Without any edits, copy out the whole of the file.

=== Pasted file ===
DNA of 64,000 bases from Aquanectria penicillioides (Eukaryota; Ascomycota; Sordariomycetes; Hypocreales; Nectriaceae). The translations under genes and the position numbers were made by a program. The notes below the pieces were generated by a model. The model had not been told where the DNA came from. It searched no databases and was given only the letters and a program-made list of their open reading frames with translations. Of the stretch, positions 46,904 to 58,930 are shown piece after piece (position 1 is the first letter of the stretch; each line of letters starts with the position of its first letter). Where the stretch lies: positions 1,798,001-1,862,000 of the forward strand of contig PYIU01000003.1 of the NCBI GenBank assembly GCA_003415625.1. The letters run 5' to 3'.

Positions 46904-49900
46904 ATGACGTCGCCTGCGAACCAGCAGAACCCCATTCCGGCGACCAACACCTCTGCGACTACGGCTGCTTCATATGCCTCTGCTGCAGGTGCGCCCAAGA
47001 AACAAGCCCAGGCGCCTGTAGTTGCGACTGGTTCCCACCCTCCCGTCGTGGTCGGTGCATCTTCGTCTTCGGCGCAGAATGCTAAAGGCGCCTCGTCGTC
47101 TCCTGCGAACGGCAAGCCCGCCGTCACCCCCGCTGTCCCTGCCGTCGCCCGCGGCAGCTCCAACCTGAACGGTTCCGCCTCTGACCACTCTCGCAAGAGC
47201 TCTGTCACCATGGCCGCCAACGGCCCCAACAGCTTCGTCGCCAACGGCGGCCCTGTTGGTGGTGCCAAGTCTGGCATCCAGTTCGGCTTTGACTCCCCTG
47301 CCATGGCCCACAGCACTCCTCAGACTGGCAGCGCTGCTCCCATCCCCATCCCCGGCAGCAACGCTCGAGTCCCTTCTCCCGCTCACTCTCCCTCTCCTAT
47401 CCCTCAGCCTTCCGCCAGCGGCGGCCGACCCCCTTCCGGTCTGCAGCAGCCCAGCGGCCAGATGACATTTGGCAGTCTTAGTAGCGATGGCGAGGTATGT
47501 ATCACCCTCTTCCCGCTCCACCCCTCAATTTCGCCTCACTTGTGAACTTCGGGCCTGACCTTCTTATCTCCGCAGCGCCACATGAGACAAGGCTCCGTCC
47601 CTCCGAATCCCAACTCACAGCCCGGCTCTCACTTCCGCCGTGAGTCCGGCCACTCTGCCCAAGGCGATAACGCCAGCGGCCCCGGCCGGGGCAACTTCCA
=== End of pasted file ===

DNA of 64,000 bases from Aquanectria penicillioides (Eukaryota; Ascomycota; Sordariomycetes; Hypocreales; Nectriaceae). The translations under genes and the position numbers were made by a program. The notes below the pieces were generated by a model. The model had not been told where the DNA came from. It searched no databases and was given only the letters and a program-made list of their open reading frames with translations. Of the stretch, positions 46,904 to 58,930 are shown piece after piece (position 1 is the first letter of the stretch; each line of letters starts with the position of its first letter). Where the stretch lies: positions 1,798,001-1,862,000 of the forward strand of contig PYIU01000003.1 of the NCBI GenBank assembly GCA_003415625.1. The letters run 5' to 3'.

Positions 46904-49900
46904 ATGACGTCGCCTGCGAACCAGCAGAACCCCATTCCGGCGACCAACACCTCTGCGACTACGGCTGCTTCATATGCCTCTGCTGCAGGTGCGCCCAAGA
47001 AACAAGCCCAGGCGCCTGTAGTTGCGACTGGTTCCCACCCTCCCGTCGTGGTCGGTGCATCTTCGTCTTCGGCGCAGAATGCTAAAGGCGCCTCGTCGTC
47101 TCCTGCGAACGGCAAGCCCGCCGTCACCCCCGCTGTCCCTGCCGTCGCCCGCGGCAGCTCCAACCTGAACGGTTCCGCCTCTGACCACTCTCGCAAGAGC
47201 TCTGTCACCATGGCCGCCAACGGCCCCAACAGCTTCGTCGCCAACGGCGGCCCTGTTGGTGGTGCCAAGTCTGGCATCCAGTTCGGCTTTGACTCCCCTG
47301 CCATGGCCCACAGCACTCCTCAGACTGGCAGCGCTGCTCCCATCCCCATCCCCGGCAGCAACGCTCGAGTCCCTTCTCCCGCTCACTCTCCCTCTCCTAT
47401 CCCTCAGCCTTCCGCCAGCGGCGGCCGACCCCCTTCCGGTCTGCAGCAGCCCAGCGGCCAGATGACATTTGGCAGTCTTAGTAGCGATGGCGAGGTATGT
47501 ATCACCCTCTTCCCGCTCCACCCCTCAATTTCGCCTCACTTGTGAACTTCGGGCCTGACCTTCTTATCTCCGCAGCGCCACATGAGACAAGGCTCCGTCC
47601 CTCCGAATCCCAACTCACAGCCCGGCTCTCACTTCCGCCGTGAGTCCGGCCACTCTGCCCAAGGCGATAACGCCAGCGGCCCCGGCCGGGGCAACTTCCA